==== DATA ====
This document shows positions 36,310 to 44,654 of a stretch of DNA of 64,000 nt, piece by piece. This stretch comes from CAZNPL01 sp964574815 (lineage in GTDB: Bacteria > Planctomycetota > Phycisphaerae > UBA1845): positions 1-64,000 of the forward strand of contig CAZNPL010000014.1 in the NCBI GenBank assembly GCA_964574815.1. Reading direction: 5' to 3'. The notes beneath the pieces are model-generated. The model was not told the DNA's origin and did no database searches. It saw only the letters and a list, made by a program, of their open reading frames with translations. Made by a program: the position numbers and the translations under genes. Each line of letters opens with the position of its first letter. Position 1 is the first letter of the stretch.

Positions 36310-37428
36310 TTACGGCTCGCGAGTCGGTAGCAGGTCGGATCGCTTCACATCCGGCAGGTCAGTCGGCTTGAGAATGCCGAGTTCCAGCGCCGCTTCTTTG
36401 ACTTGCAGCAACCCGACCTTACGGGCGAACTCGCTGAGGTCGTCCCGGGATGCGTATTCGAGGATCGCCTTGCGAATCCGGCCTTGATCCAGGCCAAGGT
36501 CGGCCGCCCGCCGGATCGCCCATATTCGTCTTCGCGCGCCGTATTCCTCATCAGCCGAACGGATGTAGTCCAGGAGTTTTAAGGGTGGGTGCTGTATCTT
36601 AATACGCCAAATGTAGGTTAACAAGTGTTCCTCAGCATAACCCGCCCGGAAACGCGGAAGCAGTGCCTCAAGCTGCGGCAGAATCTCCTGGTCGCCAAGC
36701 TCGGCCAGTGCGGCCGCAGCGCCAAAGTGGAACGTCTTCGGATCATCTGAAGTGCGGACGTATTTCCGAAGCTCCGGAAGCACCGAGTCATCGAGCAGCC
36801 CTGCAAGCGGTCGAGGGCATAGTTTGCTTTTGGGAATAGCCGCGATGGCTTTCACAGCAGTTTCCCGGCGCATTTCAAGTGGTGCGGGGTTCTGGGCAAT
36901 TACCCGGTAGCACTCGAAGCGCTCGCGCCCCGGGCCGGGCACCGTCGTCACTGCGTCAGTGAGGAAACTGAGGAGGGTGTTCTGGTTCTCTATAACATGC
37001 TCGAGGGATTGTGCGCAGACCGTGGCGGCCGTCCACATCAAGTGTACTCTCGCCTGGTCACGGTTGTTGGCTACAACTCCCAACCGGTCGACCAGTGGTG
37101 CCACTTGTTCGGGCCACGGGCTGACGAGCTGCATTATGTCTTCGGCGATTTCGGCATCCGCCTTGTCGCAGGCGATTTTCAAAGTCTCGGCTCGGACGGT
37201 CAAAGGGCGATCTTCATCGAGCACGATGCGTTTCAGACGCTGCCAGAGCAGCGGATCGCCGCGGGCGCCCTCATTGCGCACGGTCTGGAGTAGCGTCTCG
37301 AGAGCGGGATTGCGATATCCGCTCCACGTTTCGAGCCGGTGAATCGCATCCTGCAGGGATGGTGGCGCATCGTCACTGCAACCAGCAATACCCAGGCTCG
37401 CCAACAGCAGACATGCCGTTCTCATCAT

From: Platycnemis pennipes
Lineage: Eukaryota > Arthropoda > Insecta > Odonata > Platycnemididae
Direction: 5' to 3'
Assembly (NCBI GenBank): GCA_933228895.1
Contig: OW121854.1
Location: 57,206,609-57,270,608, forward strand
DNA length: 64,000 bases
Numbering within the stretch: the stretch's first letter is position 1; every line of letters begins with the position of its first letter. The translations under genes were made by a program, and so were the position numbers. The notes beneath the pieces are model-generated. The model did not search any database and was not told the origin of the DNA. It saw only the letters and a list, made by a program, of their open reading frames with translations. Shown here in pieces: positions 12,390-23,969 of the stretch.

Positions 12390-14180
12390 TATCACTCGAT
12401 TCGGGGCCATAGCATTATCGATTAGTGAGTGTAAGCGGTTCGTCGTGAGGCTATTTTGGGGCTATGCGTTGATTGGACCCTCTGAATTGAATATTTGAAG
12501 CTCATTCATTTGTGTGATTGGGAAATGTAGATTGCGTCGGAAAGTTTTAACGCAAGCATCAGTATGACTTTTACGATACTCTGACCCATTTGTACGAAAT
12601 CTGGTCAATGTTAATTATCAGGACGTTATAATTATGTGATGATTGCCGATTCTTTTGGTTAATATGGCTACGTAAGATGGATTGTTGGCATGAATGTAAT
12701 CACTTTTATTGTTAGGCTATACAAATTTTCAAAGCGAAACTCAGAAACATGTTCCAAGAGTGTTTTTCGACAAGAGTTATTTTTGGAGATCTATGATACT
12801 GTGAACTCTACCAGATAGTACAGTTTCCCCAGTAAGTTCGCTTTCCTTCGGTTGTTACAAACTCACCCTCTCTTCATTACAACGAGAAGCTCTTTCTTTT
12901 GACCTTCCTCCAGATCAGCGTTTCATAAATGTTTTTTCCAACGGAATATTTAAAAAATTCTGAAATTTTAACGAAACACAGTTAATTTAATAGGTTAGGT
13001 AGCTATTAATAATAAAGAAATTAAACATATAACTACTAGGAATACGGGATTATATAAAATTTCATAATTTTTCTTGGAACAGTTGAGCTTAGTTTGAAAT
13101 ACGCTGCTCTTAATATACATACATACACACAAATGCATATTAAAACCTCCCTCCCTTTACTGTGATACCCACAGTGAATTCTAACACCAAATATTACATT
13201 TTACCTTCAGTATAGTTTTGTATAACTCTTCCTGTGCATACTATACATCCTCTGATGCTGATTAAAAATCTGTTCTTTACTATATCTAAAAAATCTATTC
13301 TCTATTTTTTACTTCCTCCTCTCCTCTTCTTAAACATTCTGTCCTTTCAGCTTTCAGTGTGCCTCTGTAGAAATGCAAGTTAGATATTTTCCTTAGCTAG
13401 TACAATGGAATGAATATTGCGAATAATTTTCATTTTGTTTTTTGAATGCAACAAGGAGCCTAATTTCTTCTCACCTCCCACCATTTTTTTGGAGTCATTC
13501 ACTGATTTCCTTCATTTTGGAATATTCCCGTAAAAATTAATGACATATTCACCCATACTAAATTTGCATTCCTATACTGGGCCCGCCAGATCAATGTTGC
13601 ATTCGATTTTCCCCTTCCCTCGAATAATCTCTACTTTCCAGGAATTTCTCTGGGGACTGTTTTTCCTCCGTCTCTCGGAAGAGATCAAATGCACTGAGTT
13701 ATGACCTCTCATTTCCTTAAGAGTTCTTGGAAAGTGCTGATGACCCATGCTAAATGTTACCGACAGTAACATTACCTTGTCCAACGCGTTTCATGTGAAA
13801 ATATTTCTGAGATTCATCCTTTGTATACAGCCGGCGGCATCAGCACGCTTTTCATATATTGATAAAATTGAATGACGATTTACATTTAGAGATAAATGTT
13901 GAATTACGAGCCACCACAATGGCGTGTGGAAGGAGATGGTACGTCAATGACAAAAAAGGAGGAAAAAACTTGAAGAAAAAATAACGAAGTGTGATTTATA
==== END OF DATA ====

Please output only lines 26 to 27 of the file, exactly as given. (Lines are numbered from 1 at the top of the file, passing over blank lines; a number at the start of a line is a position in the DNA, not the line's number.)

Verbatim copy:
12501 CTCATTCATTTGTGTGATTGGGAAATGTAGATTGCGTCGGAAAGTTTTAACGCAAGCATCAGTATGACTTTTACGATACTCTGACCCATTTGTACGAAAT
12601 CTGGTCAATGTTAATTATCAGGACGTTATAATTATGTGATGATTGCCGATTCTTTTGGTTAATATGGCTACGTAAGATGGATTGTTGGCATGAATGTAAT